Myanmar media still repressed: watchdog

25 April, 2016 / By Nick Baker in Myanmar Times

Myanmar remains one of the most repressive media environments in the world, according to a new report.

The 2016 World Press Freedom Index, prepared by international media watchdog Reporters Without Borders, ranked Myanmar 143 out of 180 countries included in the assessment.

The overall score for the country worsened last year, despite ongoing political changes. The ranking is based on several factors, including media pluralism, independence, legislative framework and transparency.

The report claimed that this reflected “the limits of the reforms and measures taken to improve media freedom and safety” under the previous administration. It said that government entities “seemed to have opted for closely monitored freedom instead of the drastic censorship that was in effect until recently”.

Censorship in Myanmar was officially lifted in August 2012 but Myanmar-language state media “continue to censor themselves and avoid any criticism of the government or the armed forces”, according to the report.

The report also cited the “tension between Muslims and Buddhists”, religious conflict has displaced more tens of thousands since 2012, as a “highly sensitive subject” in Myanmar.

Executive director of the Myanmar Journalism Institute U Thiha Saw said the media landscape had improved over recent years but that several laws still inhibited the freedom of journalists.

U Thiha Saw said some journalists are still “very scared” about elements of the country’s criminal code and other laws, like the State Secrets Act and the Electronic Transactions Law, which were used in the past to imprison journalists. “Such laws also help create an environment of self-censorship among journalists,” he said.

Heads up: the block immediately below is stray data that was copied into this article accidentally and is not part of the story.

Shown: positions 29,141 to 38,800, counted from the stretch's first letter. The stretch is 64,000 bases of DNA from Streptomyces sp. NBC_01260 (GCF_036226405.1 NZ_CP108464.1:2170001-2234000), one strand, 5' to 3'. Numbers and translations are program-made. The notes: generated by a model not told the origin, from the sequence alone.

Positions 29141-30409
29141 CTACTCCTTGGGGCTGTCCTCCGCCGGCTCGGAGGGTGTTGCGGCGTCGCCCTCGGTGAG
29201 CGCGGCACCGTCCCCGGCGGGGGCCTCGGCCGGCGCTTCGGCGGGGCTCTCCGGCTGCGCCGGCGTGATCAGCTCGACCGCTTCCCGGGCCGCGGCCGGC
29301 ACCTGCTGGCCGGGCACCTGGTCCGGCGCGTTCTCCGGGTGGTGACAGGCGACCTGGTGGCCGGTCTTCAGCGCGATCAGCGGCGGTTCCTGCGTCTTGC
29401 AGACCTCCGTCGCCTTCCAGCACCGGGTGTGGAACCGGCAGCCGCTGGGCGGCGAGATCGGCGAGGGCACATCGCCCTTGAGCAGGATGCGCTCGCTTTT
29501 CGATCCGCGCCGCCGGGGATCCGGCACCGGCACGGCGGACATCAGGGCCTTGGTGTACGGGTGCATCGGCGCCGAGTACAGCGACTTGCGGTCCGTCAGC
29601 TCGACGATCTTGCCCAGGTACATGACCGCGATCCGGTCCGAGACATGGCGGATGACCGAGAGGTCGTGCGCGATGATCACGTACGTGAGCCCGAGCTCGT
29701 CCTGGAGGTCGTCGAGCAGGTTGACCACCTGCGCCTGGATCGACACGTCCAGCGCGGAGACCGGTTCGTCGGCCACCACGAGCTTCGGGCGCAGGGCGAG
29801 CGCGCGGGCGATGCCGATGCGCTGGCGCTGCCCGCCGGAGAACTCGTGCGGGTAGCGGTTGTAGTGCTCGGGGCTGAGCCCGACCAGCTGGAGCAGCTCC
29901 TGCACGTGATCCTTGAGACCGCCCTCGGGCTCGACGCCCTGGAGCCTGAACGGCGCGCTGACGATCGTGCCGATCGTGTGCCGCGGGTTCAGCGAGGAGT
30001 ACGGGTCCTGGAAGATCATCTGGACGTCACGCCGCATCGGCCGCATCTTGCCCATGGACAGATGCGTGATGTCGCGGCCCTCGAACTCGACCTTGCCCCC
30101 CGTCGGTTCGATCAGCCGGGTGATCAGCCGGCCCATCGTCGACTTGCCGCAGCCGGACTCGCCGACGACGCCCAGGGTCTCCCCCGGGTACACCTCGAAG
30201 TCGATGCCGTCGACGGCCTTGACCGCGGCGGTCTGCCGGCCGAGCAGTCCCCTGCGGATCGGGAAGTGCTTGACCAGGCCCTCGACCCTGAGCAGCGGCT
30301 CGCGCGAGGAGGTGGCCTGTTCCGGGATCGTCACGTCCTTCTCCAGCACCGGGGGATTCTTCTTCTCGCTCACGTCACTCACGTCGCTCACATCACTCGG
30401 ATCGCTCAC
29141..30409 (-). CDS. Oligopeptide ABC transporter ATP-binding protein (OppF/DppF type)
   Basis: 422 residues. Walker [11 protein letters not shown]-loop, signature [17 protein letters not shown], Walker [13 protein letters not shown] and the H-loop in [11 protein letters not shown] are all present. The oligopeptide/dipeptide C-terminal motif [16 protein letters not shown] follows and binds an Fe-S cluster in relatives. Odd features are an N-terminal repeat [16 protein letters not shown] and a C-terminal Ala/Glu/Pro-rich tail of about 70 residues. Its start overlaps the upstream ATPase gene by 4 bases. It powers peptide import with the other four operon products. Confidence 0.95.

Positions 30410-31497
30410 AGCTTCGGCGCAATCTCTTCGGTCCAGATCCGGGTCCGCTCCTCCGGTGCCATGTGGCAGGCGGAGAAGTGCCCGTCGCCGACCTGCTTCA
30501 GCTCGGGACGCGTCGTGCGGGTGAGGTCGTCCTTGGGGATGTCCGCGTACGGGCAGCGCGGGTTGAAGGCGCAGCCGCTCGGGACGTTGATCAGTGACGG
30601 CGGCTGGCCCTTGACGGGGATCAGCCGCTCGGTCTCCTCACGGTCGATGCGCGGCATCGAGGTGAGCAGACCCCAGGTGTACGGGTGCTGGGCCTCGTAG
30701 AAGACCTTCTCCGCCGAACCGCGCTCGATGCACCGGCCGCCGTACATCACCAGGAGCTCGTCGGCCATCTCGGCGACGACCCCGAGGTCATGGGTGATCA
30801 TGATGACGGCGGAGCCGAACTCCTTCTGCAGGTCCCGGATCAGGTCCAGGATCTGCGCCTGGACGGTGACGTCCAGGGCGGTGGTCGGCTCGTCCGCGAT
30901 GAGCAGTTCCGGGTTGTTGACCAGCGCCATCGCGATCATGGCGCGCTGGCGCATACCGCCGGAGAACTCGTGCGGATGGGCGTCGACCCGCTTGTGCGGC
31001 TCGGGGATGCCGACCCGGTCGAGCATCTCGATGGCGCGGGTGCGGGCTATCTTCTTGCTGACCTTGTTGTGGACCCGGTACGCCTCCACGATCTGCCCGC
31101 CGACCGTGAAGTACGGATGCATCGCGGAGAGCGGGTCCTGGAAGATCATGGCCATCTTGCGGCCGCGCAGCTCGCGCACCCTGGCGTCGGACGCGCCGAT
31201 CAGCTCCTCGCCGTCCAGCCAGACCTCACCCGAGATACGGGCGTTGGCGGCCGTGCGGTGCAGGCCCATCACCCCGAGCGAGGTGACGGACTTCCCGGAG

But U Thiha Saw said that that last week’s release of five media workers from the weekly Unity journal, imprisoned for writing a story about an alleged chemical weapons factory in central Myanmar, showed that changes were coming. “We still have a long way to go … but there are positive signs,” he said.

Reporters Without Borders secretary general Christophe Deloire stressed that good journalism around the world “must be defended … against media content that is made to order or sponsored by vested interests”.

“Guaranteeing the public’s right to independent and reliable news and information is essential if human kind’s problems, both local and global, are to be solved,” Mr Deloire said.

The 2016 edition of the index found that media freedom had “worsened significantly or stagnated” across most of the Asia-Pacific region. “The decline affected eastern Asia’s democracies, previously regarded as regional models,” the report said.

China, placed 176, and North Korea, on place 179, were the lowest-ranked countries in the region for media freedom.

To read the full report, click here.

 

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